The lesson for retail is really straight-forward. There are lots of retailers who talk about being customer-centric. Who claim they put the customer at the center of the business. And yet also at the same time maintain organizational silos and have no single nor collective owner of the customer experience.
How can the customer be the center of the business in a business organized around channels and products? It’s that simple. It comes down to that authenticity that Millennials increasingly demand from the companies they engage with. If you’re a teen retailer and you care about teens, then your whole organization, down to the philanthropy you engage in, should be about supporting teens in the issues most important to them. If you’re a grocer, and you care about feeding families, the whole organization should be centered around those topics.
Look how long it took CVS — a healthcare company that also runs a bunch of pharmacy stores — to decide to stop carrying tobacco products. How inauthentic is it for a pharmacy to say they care about your health on one hand, while selling you products that are known and proven to cause health problems? If they really cared about customers’ health, they would’ve dumped those products a long time ago.
And once customers truly are at the heart of the enterprise, quality of execution is key. I am continually amazed at how little credence retailers give to how much poor execution hurts their brand. It’s a snowball effect. Sure, it has little immediate impact, but if you are disappointing or, as Chris puts it, negatively surprising your customers, any fan loyalty or good will is going to be eroded to the point where the relationship will be unrecoverable. And the brand in question isn’t going to find out that the relationship is in danger until it is too late.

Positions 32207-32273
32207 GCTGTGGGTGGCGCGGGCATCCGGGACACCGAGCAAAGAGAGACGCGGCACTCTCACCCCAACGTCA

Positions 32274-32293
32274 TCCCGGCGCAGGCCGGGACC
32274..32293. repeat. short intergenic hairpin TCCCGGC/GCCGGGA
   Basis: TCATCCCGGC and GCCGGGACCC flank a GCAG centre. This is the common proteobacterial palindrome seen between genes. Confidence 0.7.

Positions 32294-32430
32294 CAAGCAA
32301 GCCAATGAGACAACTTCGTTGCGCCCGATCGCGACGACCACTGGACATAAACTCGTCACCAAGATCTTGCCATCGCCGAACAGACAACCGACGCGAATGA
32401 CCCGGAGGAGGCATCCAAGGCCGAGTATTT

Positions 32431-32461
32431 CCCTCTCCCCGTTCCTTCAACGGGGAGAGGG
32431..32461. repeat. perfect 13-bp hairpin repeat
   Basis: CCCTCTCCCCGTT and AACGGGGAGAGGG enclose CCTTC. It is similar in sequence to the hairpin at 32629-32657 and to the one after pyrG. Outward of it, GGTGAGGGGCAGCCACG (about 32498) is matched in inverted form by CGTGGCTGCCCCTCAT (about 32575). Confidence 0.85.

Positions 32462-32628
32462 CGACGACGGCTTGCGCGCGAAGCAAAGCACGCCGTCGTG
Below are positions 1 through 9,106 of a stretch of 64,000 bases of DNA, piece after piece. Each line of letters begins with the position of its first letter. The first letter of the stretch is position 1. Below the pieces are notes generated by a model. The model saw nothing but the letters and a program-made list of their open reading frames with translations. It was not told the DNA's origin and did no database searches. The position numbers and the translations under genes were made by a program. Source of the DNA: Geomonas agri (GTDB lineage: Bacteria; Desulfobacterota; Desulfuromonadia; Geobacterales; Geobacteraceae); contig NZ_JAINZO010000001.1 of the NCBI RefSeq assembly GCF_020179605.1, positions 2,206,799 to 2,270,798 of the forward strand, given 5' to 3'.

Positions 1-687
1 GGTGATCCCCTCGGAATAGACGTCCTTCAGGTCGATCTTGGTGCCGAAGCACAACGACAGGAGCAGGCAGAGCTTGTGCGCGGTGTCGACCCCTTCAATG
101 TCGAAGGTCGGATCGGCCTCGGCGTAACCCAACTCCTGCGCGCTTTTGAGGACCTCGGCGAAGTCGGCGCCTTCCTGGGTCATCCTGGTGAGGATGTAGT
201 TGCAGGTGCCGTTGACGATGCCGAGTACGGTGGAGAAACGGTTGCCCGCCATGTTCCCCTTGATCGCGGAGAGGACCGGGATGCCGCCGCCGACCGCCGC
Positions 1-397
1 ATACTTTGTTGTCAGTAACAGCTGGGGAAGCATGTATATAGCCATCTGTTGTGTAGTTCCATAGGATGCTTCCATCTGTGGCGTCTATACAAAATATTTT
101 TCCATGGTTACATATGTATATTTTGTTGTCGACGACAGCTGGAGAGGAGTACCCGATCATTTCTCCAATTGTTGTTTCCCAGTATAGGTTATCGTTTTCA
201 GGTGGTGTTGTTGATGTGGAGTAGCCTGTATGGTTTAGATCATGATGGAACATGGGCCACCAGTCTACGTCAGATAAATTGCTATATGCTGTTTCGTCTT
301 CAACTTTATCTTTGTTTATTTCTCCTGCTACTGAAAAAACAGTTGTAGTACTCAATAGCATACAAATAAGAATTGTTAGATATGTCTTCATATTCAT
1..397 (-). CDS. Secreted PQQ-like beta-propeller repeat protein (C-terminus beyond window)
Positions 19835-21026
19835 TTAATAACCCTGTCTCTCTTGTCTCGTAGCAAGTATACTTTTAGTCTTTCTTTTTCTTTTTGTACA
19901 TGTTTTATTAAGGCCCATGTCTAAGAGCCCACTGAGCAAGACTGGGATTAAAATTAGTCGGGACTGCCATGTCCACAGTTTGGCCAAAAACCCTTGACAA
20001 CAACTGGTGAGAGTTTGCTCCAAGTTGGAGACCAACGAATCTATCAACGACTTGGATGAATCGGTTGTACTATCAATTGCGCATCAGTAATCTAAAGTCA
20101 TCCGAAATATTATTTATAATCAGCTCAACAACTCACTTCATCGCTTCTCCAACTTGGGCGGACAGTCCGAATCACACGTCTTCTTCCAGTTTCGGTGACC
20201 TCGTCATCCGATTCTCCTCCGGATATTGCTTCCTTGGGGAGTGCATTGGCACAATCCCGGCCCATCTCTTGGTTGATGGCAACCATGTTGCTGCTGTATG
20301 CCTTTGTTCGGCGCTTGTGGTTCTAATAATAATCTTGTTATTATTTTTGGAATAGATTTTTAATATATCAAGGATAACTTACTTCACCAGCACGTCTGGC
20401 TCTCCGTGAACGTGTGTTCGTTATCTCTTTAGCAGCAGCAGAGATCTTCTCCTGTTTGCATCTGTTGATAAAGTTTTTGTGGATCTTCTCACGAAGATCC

If you are customer-obsessed, you should have the metrics and processes in place to stay highly attuned to customer needs and whether you are meeting them. You should be rabidly hunting down the things that destroy delight and fan-ness, and putting an end to them as rapidly as possible.
Which leads me to Chris’s next major topic, Culture. This is an interesting one, because prior to the new leadership team, Microsoft had a reputation for a pretty toxic culture, which, to his credit, Chris acknowledged. He also emphasized an important shift for Microsoft, from a place where everyone has to always be right and have the right answer, to one that focuses on curiosity and always learning.
How has Microsoft embraced cultural change? Chris laid out an interesting perspective. He said the usual things about top-down, but with a twist. The reason why culture change has to come top-down is because you have to be an activated employee before you can have any hope of activating anyone else.